Still no power at home. Neither hide nor hair of the local utility–which had promised full power restoration by yesterday– spotted since the storm. Some action, though. It took down the web page where it made its pledge.
After the New York close on November 1st, LVS announced its 3Q12 results. The company reported worldwide revenue of $2.71 billion, up 12.5% from the $2.41 billion it posted during 3Q11. Company EBITDA (Earnings Before Interest Taxes Depreciation and Amortization), however, was down 5.1% yoy to $925.1 million. The short story: lower hold percentage around the world + higher allowances for doubtful accounts in Singapore.
Net income was $382.2 million, $.46 per share, vs. $444.8 million, $.55/sh, in the year-ago quarter.
LVS also announced an increase in the quarterly dividend from $.35/share to $.45, effective in 1Q13–implying a prospective dividend yield, based on pre-market prices today, of 3.9%!
strong in Macau
Sands China’s 3Q12 revenues came in at $1.64 billion, up 36.7% yoy. EBITDA was up 24.3% at $485.6 million. Net income, however, increased only 17.4% to $326.7 million.
The Macau market was up only in single digits during 3Q12, so there’s really nothing to complain about in the Sands China report.
The huge revenue increase comes principally from increased gambling capacity–the opening during 2Q12 of SC’s new property in Cotai. Cotai Central produced revenue of $295.9 million in its first full quarter of operation, despite suffering from an unusually low winning percentage. SC also benefited from a rebound from a bad-luck 3Q11 at the Venetian casino.
On the other hand, Cotai Central continues to lose small amounts of money as it slowly ramps up in the current environment of slow gambling growth in Macau. And to some degree, it is drawing customers who would otherwise be patronizing SC’s other casinos.
My bottom line: if–as I believe–the Macau gambling market has passed its cyclical low point and is beginning to expand again, SC is in a very strong position to benefit.
so-so in the US
Bethlehem, PA continues to perk along, posting EBITDA of $32.1 million, up 27% from the $25.2 million it recorded in the comparable period of 2011.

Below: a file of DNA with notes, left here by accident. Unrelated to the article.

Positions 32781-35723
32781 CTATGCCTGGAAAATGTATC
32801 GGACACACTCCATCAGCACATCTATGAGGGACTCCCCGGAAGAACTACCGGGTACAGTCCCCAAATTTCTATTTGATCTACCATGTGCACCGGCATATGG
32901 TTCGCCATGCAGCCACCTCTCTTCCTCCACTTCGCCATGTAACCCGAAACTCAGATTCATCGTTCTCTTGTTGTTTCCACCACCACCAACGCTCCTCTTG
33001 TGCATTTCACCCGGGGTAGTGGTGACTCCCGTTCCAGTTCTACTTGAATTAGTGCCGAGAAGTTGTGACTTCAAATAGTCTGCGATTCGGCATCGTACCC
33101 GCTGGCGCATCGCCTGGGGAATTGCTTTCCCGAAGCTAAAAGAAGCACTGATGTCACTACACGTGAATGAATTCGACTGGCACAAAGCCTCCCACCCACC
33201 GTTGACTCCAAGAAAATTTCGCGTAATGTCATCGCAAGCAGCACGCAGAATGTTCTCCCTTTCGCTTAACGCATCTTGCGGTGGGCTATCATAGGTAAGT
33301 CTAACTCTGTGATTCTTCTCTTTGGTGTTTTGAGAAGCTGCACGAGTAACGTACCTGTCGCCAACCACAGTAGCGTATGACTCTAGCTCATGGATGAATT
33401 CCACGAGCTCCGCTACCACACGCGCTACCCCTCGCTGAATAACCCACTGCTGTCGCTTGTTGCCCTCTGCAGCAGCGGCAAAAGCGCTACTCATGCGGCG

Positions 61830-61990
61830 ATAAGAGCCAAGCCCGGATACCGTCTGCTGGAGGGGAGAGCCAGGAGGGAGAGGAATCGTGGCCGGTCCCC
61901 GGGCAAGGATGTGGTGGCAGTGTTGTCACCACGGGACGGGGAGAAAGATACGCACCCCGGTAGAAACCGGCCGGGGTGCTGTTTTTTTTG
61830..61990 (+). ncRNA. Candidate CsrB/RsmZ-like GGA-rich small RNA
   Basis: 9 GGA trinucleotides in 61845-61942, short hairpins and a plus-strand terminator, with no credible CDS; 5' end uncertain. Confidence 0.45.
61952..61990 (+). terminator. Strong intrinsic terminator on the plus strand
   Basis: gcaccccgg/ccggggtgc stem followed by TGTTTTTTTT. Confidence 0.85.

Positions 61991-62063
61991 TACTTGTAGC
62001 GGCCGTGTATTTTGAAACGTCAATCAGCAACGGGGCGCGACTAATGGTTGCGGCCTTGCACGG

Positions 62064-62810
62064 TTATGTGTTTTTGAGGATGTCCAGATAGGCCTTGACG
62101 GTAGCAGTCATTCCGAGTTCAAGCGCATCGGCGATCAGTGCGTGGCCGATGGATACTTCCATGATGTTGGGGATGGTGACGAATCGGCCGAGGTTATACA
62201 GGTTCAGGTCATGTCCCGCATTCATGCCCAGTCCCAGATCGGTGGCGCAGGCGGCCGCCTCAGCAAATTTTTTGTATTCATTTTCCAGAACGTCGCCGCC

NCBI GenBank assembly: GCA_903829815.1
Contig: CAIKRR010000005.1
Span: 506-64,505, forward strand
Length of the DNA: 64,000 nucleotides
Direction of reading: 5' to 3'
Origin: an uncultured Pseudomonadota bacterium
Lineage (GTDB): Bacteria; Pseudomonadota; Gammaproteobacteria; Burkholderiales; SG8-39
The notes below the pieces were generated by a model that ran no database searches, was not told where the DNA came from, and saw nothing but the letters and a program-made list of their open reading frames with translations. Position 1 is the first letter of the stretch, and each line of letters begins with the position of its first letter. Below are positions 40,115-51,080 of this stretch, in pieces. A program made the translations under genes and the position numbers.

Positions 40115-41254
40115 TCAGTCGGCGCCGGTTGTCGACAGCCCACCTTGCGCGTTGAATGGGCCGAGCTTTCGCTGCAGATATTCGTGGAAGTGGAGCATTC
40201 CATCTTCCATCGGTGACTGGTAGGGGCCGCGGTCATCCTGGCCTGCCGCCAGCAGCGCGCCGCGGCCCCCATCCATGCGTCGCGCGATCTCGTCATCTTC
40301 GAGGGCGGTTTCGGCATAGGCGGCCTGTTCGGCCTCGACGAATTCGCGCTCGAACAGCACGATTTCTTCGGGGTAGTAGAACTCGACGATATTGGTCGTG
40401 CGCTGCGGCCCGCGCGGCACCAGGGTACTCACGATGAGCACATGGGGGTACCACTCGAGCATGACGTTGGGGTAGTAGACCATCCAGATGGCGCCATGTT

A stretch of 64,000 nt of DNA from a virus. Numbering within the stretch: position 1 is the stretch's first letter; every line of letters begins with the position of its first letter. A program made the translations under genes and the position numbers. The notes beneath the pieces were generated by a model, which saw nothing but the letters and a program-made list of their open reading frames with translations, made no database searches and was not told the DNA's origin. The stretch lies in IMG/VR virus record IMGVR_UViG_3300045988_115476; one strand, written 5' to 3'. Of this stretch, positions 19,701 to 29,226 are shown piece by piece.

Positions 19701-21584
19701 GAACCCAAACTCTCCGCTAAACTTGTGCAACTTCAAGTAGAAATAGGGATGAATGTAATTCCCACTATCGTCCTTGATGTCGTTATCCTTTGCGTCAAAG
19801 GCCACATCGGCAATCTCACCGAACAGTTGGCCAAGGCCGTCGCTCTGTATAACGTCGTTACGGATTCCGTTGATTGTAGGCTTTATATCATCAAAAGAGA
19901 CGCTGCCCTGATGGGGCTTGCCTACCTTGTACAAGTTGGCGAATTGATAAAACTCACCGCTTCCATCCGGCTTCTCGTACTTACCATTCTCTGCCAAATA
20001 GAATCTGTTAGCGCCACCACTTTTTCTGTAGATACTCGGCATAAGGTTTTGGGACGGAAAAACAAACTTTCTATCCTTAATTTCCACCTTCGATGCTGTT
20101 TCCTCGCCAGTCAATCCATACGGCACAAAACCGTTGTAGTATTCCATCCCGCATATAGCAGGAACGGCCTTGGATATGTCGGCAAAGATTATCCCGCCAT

Las Vegas was also up somewhat, with EBITDA of $98.2 million vs. $94.3 million. Table games play increased by 8.5% yoy, thanks to influx of baccarat players. But those players were unusually unlucky, leaving behind $30-$25 million more than we should be counting on them to do on average.
My bottom line: The way I look at it, Wall Street values the US operations of LVS as less than zero. As long as the company can pay its bills and generate free cash flow–as it’s doing–the quarterly variations in EBITDA during the current prolonged slump in Las Vegas aren’t that important to the stock.
weakness in the Lion City
On the surface, gambling results from the Marina Bay Sands in Singapore look pretty ugly. That’s mostly because the year-ago quarter was such a blockbuster. It doesn’t help matters that Marina Bay’s winning percentage from the high roller market it caters to was a third less in 3Q12 than in 3Q11. Less important in dollar terms, but still worthy of mention, Marina Bay increased its reserves against non-payment of gambling debts by an extra $15 million.
EBITDA for the three months was $260.8 million vs. $413.9 million during what we now know was a cyclical high point this time a year ago. Adjusting for the abnormally low winning percentage in the higher roller business, EBITDA was flat, quarter on quarter.
My bottom line: Singapore is a fledgling gambling market. We have very little past experience to generalize from. To perhaps state the obvious, the market appears to be considerably more economically sensitive than I would have imagined. That’s a negative. If, however, a “bad” year means generating EBITDA of $1 billion and a “good” year means EBITDA of $2 billion–which would be my best guess at present–then Singapore is still a market that casino operators should be pounding down the door to get access to.
At current market prices, LVS’s ownership interest in Sands China is worth about $24 billion. Its holding in Marina Bay is worth $18 billion, if we assume that it would trade at a 25% PE discount to Sands China and based on average annual EBITDA of $1.5 billion. If so, the market is still valuing the US operations of LVS at around negative $5 billion. This is way too cheap, in my view, especially given that the Macau operations, the largest single source of value for LVS, appear to be at or near the start of a cyclical upturn.